research suggests that inequality and exclusion continues to be
a constitutive part of Latin American social, economic and
political recent dynamics. And that public policies that aim at
reducing inequality levels must address more structural issues.
This panel addresses both the specific theme of inequality in
the control and distribution of resources and broader
discussions on inequalities – of income, wealth, ethnicity,
gender, education, health etc. The panel seeks to explore and
debate these themes from a multi-disciplinary perspective and
welcomes papers from all social sciences.
89 Jairo Baquero Melo (Universidad del Rosario, Colombia)
“Global value chains and social inequalities: the case of
plantain in Colombia”
Global value chains (GVCs) play a crucial role in globalization,
determining trends in labor relations and profits distribution
among peasants, workers and companies (Barret et al., 2012:
715). Governments defend GVCs for breeding development
through employment and incomes opportunities (USAID,
2009). But opposite views take GVCs as producers of risks for
workers and farmers (Little and Watts, 1994; Said and
Tallontire, 2014). More analysis is demanded on the relation
between GVCs and social inequalities. Previous studies
analyzed horizontal and vertical inequalities associated to
GVCs (Kaplinsky, 2004; Leslie and Reimer, 1999; Kaplinsky,
2004; Bolwig et al., 2010; Slocum and Saldanha, 2013). A
crucial but little studied GVC has been the plantain, specially
for Colombia. Plantain is the staple food of millions of people
worldwide (FAO, 2009). Production reached more than 35
million tons in 2012; Colombia is the fourth global producer,
and the third exporter after Peru and Nicaragua (FAO-STAT,
2014). This chain is characterized by an unequal distribution of
benefits among the small-scale farmers, intermediaries, and
multinational corporations (USAID, 2009). The environmental
risks and the impacts of free trade are also unequally
distributed (Baquero, 2014), with ineffective governance
structures (Gereffi et al., 2005). Main paper’s aim is to analyze
the inequalities associated to the plantain value chain in
Colombia. Proposed methodology includes qualitative and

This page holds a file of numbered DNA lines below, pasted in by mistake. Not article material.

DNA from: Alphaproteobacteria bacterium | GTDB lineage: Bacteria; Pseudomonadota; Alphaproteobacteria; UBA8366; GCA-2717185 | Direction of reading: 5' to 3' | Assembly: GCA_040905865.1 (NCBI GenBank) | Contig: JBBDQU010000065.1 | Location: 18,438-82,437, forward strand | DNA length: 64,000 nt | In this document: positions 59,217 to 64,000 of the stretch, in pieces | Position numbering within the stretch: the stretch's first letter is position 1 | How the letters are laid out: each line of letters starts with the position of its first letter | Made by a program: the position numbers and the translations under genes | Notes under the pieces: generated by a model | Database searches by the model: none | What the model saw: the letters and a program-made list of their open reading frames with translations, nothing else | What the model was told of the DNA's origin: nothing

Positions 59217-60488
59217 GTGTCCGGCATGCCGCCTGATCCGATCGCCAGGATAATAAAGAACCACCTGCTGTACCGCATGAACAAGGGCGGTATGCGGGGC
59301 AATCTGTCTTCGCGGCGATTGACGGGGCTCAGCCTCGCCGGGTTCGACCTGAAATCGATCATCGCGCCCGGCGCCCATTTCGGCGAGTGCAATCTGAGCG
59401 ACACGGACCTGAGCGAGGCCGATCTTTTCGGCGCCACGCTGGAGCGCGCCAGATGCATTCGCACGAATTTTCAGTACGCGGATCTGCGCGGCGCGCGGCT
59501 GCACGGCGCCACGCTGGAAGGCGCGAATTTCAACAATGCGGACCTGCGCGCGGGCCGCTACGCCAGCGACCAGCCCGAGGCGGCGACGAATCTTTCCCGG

quantitative methods, focused on the main production areas
(Urabá and Eje Cafetero) for the period 1990-2014.
90 Diego Andrés Guevara Fletcher (Universidad La Gran
“Incidencia de las TIC en Colombia: ¿Inequidad en el
recurso o medidas mitigadoras de la pobreza?”
En Colombia, la pobreza vía ingresos ha venido disminuyendo
en los últimos años. Sin embargo, en las zonas rurales, sigue
siendo aún alta: Datos del año 2014 la ubican en un 41.4% de
esta población. Bajo este escenario, las Tecnologías de la
Información y las Comunicaciones –TIC- constituyen un
elemento importante para la reducción de la pobreza y
vulnerabilidad económica y social de las personas.
El presente estudio, busca profundizar en los temas de las
barreras para acceso a las TIC en zonas con altos niveles de
pobreza y Necesidades Básicas Insatisfechas, la exclusión
social y marginalidad étnica entre otras características
particularmente, en los municipios de Cértegui, Atrato y Unión
Panamericana en el departamento del Chocó; El Charco en el
departamento de Nariño; Inírida en el departamento de Guainía,
los municipios de Fonseca y Distracción en el Departamento de
la Guajira. La relación de la pobreza y las TIC, obligan a su
vez, a la configuración de nuevas categorías conceptuales
asociadas tales como la marginalidad digital, brecha digital y
pobreza digital.Las principales conclusiones arrojan que,
durante los últimos años ha sido evidente y notoria la
penetración de las TIC a lo ancho y largo del territorio nacional,
especialmente en servicios tales como Internet, Televisión y
telefonía celular. Sin embargo, debido especialmente, a
situaciones geográficas, y a sus niveles absolutos de pobreza,
muestra deficiencias en calidad y acceso uso.
Así mismo, un mayor número de personas conectadas y una
mejor conexión a Internet no conllevan a disminuir la pobreza
91 Dora Elia Ramos Muñoz (El Colegio de la Frontera Sur,
“Inequidad e Industria energética en Tabasco, Mexico”
Internacionalmente hay evidencias que las regiones con alta
producción petrolera generan dos condiciones negativas de
participación económica en las mujeres: ellas no siempre
pueden insertarse en los empleos generados por empresas
petroleras y otras oportunidades en trabajos para la exportación
o manufacturas baratas se reducen debido a la “enfermedad
holandesa”. Tabasco es el estado con el segundo PIB de
México, el 71% resulta de la extracción petrolera y la
manufactura, las mujeres tienen una baja participación
económica 24% (34% en México) y está decreciendo, mientras
se duplican los hogares encabezados por mujeres solas y los
niveles educativos de las mujeres se igualan con los hombres.
La distribución de la renta es un elemento central de la justicia
social, pero cómo impulsar que un sector socialmente
vulnerable se inserte en el sector productivo de altas rentas.
Examinamos 10 casos de mujeres jefas de familia en sus
procesos de inserción y deserción de la industria energética.